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Canadian international merchandise trade, June 2013

Released: 2013-08-06

Canada's merchandise exports grew 1.4% and imports increased 0.6% in June. As a result, Canada's trade deficit with the world narrowed from $781 million in May to $469 million in June.

Chart 1  Chart 1: Exports and imports - Description and data table
Exports and imports

Chart 1: Exports and imports - Description and data table

Exports rose to $39.6 billion, led by unwrought precious metals and precious metal alloys, passenger cars and light trucks as well as aircraft. Overall, volumes were up 2.1% while prices declined 0.6%.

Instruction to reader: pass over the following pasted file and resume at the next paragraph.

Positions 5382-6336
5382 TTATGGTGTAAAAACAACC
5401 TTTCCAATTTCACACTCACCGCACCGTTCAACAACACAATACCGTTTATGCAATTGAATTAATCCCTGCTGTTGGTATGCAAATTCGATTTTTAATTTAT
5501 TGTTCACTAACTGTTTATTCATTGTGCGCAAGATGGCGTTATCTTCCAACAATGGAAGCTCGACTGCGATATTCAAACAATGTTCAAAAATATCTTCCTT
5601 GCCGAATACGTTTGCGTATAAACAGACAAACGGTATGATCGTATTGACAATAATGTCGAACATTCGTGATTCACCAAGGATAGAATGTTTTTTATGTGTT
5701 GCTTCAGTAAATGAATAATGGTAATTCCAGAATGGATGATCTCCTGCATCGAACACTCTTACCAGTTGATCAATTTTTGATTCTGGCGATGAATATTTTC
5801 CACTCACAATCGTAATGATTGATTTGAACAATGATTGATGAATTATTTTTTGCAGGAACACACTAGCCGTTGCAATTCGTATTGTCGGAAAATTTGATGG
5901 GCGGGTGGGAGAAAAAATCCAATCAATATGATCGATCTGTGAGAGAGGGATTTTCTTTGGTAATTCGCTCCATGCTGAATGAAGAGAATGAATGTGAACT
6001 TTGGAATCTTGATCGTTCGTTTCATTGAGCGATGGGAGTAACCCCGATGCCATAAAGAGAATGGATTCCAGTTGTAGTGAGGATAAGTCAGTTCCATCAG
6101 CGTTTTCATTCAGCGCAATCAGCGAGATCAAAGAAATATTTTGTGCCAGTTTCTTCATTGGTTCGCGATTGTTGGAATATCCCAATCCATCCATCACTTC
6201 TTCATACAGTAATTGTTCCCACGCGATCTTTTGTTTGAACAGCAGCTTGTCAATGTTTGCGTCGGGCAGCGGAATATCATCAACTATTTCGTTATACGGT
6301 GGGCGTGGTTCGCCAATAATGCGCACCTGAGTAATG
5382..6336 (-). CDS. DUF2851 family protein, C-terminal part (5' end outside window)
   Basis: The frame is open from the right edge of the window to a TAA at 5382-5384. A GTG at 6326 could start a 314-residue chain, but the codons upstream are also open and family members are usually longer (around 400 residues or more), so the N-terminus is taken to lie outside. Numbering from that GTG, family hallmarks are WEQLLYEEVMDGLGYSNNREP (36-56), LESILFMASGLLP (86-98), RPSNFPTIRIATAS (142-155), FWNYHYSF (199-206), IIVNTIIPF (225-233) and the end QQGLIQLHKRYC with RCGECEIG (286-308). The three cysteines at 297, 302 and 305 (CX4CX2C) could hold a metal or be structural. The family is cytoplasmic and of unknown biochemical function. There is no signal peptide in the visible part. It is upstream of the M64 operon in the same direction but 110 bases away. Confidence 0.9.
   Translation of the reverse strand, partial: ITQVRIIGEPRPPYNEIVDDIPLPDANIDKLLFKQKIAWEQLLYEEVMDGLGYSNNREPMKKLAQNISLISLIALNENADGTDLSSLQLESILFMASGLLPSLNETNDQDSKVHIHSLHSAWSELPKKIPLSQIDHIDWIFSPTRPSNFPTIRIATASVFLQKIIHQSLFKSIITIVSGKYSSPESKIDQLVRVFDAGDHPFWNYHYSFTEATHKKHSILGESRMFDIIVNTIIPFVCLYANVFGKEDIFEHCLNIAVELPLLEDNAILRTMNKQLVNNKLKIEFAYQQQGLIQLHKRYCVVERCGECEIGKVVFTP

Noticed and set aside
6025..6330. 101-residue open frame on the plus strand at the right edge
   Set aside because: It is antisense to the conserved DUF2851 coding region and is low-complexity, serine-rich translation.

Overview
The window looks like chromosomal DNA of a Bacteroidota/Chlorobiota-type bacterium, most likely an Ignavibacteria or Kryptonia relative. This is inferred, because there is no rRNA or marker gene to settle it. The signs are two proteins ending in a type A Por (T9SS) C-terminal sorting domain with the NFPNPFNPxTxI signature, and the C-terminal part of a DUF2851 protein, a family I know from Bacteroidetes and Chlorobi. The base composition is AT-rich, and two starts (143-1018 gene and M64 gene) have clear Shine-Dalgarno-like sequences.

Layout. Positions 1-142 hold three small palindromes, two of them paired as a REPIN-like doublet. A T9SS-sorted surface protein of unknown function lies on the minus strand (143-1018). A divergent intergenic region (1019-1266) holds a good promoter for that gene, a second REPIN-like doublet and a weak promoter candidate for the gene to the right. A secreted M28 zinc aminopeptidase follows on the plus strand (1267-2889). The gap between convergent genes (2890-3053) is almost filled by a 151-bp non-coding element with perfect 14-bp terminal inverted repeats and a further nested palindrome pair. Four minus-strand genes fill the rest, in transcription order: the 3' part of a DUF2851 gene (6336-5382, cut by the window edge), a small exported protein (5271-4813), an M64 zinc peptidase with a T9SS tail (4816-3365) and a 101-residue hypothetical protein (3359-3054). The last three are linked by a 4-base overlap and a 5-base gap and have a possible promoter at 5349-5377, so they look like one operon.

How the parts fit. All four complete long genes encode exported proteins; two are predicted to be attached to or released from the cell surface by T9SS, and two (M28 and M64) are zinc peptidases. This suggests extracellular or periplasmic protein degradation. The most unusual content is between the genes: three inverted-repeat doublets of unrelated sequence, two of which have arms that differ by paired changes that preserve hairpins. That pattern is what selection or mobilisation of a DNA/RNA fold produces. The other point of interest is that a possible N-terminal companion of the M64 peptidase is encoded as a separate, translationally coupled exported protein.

Imports increased to $40.0 billion. An increase in imports of crude oil and crude bitumen and aircraft was partially offset by lower imports of lubricants and other petroleum refinery products, communications and audio and video equipment as well as pharmaceutical and medicinal products. Overall, prices grew 1.1%, while volumes decreased 0.5%.

Exports to the United States grew 1.5% to $29.4 billion, while imports from the United States declined 0.8% to $25.6 billion. Consequently, Canada's trade surplus with the United States increased from $3.2 billion in May to $3.8 billion in June. Year-to-date totals for imports from the United States reached $153.3 billion in June, the highest value on record.

Imports from countries other than the United States increased 3.3% to $14.5 billion. The principal trading area "all other countries" led the increase, on higher imports of crude oil and crude bitumen. Exports to countries other than the United States were up 1.4% to $10.2 billion. As a result, Canada's trade deficit with countries other than the United States widened from $3.9 billion in May to $4.3 billion in June.